“Not to be apologetic for, dismissive of, or frightened by my own power. It’s a lesson I’m still learning,” says Melissa Cefkin, of Nissan Research Center.
The New York Times asked some of the participants at last months’s global meeting of the Women’s Forum for the Economy and Society in Paris to look both backward and forward — backward at what they would have changed as they climbed up the career ladder and forward to what needs to change to create greater gender equity. The Times was a media partner in the event. Some of the answers have been condensed and edited.
54, chief executive, Lloyd’s of London
In my 30s, I went through a period of being a complete workaholic. Other women didn’t want to work for me because they didn’t want that lifestyle. I eventually realized that being a workaholic was a choice, not a necessity, and the best way to manage is to surround yourself with the best people you can find and empower them. Don’t make the mistake of viewing good people as a threat.
58, global vice chairwoman of public policy, EY professional services company
I would have focused on building relationships and expanding my networks, both within the organization and outside of it, much earlier in my career. I would have put as much effort into cultivating these relationships as I did trying to do my job really well. Women can often find themselves excluded from so many natural networks, so it’s important to make a conscious effort to build these relationships early, in addition to doing your job well. Catching up on these two things later in your career is very challenging.
Principal scientist, design anthropologist, Nissan Research Center
Not to be apologetic for, dismissive of, or frightened by my own power. It’s a lesson I’m still learning.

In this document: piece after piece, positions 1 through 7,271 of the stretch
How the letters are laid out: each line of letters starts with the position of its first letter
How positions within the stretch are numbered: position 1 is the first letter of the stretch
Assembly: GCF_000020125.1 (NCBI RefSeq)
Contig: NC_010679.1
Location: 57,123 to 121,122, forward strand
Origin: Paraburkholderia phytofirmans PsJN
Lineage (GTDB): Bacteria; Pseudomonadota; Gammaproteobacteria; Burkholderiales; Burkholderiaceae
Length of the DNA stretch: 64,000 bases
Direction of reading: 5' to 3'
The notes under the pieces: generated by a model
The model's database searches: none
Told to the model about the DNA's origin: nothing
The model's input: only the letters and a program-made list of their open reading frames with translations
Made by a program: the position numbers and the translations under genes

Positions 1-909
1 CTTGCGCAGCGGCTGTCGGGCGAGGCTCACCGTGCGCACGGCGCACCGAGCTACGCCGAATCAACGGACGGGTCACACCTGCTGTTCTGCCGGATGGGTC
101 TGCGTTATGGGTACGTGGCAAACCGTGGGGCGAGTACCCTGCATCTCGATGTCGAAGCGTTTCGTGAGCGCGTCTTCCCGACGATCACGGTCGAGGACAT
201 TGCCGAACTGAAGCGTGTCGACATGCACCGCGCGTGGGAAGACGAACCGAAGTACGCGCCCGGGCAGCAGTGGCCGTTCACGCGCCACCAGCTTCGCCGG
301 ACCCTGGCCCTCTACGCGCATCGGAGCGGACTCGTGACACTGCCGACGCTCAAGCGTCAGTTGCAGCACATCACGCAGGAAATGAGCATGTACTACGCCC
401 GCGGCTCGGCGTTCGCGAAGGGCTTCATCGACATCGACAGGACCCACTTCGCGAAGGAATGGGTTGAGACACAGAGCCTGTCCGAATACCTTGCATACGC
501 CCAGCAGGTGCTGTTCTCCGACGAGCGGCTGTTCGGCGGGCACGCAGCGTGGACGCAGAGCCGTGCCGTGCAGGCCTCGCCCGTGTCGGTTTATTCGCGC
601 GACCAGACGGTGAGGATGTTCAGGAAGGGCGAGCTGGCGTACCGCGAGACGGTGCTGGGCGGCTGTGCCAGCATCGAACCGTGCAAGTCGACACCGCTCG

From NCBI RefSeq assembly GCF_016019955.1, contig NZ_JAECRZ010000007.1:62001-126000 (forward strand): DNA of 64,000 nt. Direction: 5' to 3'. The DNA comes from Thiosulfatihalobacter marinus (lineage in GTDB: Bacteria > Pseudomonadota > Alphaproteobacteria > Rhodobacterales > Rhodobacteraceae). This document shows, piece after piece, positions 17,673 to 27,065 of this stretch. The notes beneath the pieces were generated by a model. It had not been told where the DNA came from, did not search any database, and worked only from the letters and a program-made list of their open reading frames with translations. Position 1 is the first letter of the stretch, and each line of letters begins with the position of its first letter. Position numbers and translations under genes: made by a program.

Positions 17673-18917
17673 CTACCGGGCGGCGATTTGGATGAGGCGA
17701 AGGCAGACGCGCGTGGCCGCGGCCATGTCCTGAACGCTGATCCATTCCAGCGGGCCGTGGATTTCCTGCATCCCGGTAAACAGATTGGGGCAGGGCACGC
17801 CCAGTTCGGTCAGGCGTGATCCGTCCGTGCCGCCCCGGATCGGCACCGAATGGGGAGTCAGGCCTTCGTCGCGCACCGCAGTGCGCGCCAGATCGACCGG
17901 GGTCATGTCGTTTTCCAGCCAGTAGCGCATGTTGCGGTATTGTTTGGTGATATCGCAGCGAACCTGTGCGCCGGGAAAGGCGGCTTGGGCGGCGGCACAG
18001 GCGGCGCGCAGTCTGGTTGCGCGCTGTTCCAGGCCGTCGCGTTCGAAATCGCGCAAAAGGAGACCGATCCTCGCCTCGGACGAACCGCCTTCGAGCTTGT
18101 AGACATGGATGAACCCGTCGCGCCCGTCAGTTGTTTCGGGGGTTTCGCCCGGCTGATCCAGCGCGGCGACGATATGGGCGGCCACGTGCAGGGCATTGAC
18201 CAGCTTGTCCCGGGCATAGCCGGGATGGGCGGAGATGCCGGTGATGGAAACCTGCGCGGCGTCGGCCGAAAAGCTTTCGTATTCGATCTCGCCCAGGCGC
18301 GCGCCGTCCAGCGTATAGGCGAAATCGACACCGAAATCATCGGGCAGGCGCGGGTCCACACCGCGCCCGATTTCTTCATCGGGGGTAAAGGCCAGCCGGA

60, former executive director of the United Nations World Food Program
I would have taken more time off for vacations. I was always afraid “there was too much to do” for a two- or three-week vacation, so I carried over time every year, throughout my entire career. When I recently left my position and cashed out the unused vacation time, the money seemed minuscule in comparison to the adventures I missed.
45, head of unit in charge of donor relations and governmental affairs, International Committee of the Red Cross
I wish I had spent a longer time in the field, sharing the lives of other women and girls affected by conflicts and violence to learn more about their incredible resilience capabilities and the innovative skills that they deploy to survive in these fragile environments. At times, I also wish I could have been bolder in fighting for more flexibility at the workplace, so women with children could continue to hold leadership positions.
Karien van Gennip
48, chief executive of ING Bank France
When I was younger, I believed if I worked hard, if I performed, I would get as far as I deserved. Or at least as far as the young men around me. Now I know better: It does matter whether you’re female or black or gay. If I had known all this, I might have been more myself, instead of trying to be one of the boys. I would have asked for more help and searched for more allies or mentors.
45, chief sustainability officer, L’Oral